Gunkanjima from Above: Exploring What Was Once the World’s Most-Densely Populated City

all aerial photos shot with drone by Jordy Meow

Gunkanjima, or battleship island, is a small abandoned island off the coast of Nagasaki. Originally just a small mound sticking out of the sea, it rapidly transformed into a prosperous, miniature city after coal was discovered in the late 1800s. Although the island does offer tours, over 90% of the land is off limits due to risk of collapse. So today we’re sharing some aerial photos captured recently by Jordy Meow using a drone, combined with archive photos.

Gunkanjima when coal was first discovered there | all archival photos courtesy Gunkanjima Digital Museum

Gunkanjima supported Japan’s industrial revolution all through the early to mid-1900s. And as coal production expanded, so too did the island. From 1893 to 1931, Gunkanjima underwent 6 different man-made expansions, resulting in its current, surreal form, which has become a source of fascination for urban explorers. Each expansion is shown in the graphic to the left.

Coal mining jobs on the island were risky, but came with high pay and people flocked there with their families. At one point the island, with just a 1.2 km circumference, was home to 5300 people, making it the most-densely populated city in the world.  

a total of 71 buildings occupy the island but all are off limits. The only areas that guided tours are allowed to visit is the wide-open area seen on the left side.

During its heyday, Gunkanjima, in an effort to attract workers, was home to luxuries that were unheard of in other parts of Japan. Literally, the homes were feats of engineering. The multi-storied apartments were made from reinforced concrete–the first in Japan­–and built around the time when the technology was first being proven around the world.



this corner of the island is where the majority of apartments were built. The U-shaped build was the largest building on the island. The green rooftops seen to the right are remnants of Japan’s first rooftop farm

Gunkanjima even had what is thought to be Japan’s first rooftop farm. Although the island had daily deliveries of fruits and vegetables, residents believed that agriculture was an important part of education and created the rooftop farm to teach their children how to farm.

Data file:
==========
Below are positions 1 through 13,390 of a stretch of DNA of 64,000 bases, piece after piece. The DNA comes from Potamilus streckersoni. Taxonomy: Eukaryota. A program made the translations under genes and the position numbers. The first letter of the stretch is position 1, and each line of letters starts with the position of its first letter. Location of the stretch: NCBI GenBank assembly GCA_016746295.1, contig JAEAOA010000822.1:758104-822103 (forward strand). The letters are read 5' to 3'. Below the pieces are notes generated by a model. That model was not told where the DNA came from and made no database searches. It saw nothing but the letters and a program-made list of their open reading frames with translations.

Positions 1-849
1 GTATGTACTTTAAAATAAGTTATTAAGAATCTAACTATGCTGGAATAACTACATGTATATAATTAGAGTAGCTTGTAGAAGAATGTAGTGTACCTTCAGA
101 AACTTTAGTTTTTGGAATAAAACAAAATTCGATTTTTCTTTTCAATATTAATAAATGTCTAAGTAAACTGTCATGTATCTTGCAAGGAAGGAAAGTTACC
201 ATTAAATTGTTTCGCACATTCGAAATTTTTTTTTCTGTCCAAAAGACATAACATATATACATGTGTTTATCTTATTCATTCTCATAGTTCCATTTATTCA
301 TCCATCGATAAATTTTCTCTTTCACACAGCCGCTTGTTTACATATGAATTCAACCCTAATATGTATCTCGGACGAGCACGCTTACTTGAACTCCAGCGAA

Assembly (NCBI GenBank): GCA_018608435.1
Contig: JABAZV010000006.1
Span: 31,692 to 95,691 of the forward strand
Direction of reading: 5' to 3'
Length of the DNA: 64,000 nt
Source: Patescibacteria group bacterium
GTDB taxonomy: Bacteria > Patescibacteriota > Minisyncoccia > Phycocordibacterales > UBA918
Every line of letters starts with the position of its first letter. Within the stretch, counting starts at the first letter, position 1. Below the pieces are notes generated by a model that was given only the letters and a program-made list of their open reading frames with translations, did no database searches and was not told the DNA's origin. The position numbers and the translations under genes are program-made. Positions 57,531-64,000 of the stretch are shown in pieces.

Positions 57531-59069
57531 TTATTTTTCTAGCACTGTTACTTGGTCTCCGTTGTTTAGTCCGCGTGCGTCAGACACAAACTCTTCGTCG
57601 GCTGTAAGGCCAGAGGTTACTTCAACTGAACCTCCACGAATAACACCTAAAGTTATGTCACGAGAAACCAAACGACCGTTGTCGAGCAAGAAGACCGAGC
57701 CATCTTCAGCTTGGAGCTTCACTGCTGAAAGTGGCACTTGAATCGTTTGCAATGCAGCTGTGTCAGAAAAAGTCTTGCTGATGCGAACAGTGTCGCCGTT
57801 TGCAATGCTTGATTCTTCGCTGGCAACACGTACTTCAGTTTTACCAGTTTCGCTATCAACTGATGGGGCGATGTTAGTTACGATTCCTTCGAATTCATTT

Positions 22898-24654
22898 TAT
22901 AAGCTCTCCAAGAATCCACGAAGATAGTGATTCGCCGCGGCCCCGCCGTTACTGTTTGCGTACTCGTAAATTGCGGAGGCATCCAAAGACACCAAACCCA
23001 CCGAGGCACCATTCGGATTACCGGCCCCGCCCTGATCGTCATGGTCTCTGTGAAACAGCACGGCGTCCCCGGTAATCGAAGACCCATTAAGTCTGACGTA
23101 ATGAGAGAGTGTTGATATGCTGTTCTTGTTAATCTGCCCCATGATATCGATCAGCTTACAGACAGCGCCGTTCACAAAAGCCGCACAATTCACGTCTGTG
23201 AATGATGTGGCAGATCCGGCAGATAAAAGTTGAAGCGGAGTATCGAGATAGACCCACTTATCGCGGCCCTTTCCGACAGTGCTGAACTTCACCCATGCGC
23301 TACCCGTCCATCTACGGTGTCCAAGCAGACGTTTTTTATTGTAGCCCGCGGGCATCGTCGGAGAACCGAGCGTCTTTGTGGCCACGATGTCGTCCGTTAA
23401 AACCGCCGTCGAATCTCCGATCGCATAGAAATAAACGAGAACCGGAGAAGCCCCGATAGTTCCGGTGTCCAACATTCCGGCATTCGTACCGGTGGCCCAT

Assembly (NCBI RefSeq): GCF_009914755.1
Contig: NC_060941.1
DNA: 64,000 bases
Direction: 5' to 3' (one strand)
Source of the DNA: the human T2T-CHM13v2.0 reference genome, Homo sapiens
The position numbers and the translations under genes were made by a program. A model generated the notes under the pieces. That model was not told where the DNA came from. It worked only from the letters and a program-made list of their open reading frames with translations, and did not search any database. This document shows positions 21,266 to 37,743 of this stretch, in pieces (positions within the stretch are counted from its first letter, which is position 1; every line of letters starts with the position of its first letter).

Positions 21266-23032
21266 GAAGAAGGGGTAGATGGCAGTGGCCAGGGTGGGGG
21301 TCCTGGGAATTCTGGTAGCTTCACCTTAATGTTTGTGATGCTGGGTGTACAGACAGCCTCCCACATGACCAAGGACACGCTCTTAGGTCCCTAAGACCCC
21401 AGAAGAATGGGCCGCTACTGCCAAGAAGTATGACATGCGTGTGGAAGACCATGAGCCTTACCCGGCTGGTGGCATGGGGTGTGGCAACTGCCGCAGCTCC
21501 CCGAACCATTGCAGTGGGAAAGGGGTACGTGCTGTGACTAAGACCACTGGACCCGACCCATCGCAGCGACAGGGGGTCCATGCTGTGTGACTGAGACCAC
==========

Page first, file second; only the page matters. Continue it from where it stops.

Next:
this is a great shot because you can see the rooftop farms but take note of the structure to the top-left of the farms. Although there’s hardly anything left of it, that was the island’s shrine–one of the first structures they built–to pray for good health and safety.

And of course the miniature city had all the other modern conveniences: their own school, hospital, public baths, shrine and rooftop playgrounds. There was no shortage of entertainment too. There was a movie theater, swimming pool, bars and pachinko parlors. And at time when electronics were reserved for the very wealthy, every home came with a refrigerator, television and washing machine.



from this angle you can see the living quarters on the right. the white building on the left was the elementary and junior high school. The open field in front was a playground but the school also had its own gymnasium on one of the top floors.

But as crude oil replaced coal, Gunkanjima shrank just as fast as it grew. Operations officially ceased in 1974 and the last remaining residents left the island in January of that year. For almost 50 years the island has been slowly deteriorating. Today, it’s a ghost town but the remnants are enough to paint a picture of what must surely have been one of the most unique places in all of Japan.

Thanks again to Jordy for the photos. You can follow him on Instagram too.

the last of the residents leaving the island

4 Comments

  1. Interesting post but you should have covered a darker side of its history, slavering many innocent people for mining. Nicely covered in this article in the Guardian:

    https://www.theguardian.com/world/2015/jul/03/battleship-island-a-symbol-of-japans-progress-or-reminder-of-its-dark-history

  2. There are some detailed on the ground shots of this island in Shane Thoms’ Haikyo -The Modern Ruins of Japan – Carpet Bombing Culture UK 2017. I suspectMr Thoms entered the island without the knowledge of the authorities. I recommend the book though.

  3. Thanks for the post! This island was used to great effect in the James Bond movie “Skyfall” in 2012 and is also called Hashima.

  4. You MUST mention how many innocent foreign people from Korea, China, etc. (mostly Korean) were forcibly mobilised to the island and how badly and severely they were treated and exploited. Those luxuries described in the article were provided virtually only to Japanese residents and workers. The history of this island should not be glamorised.

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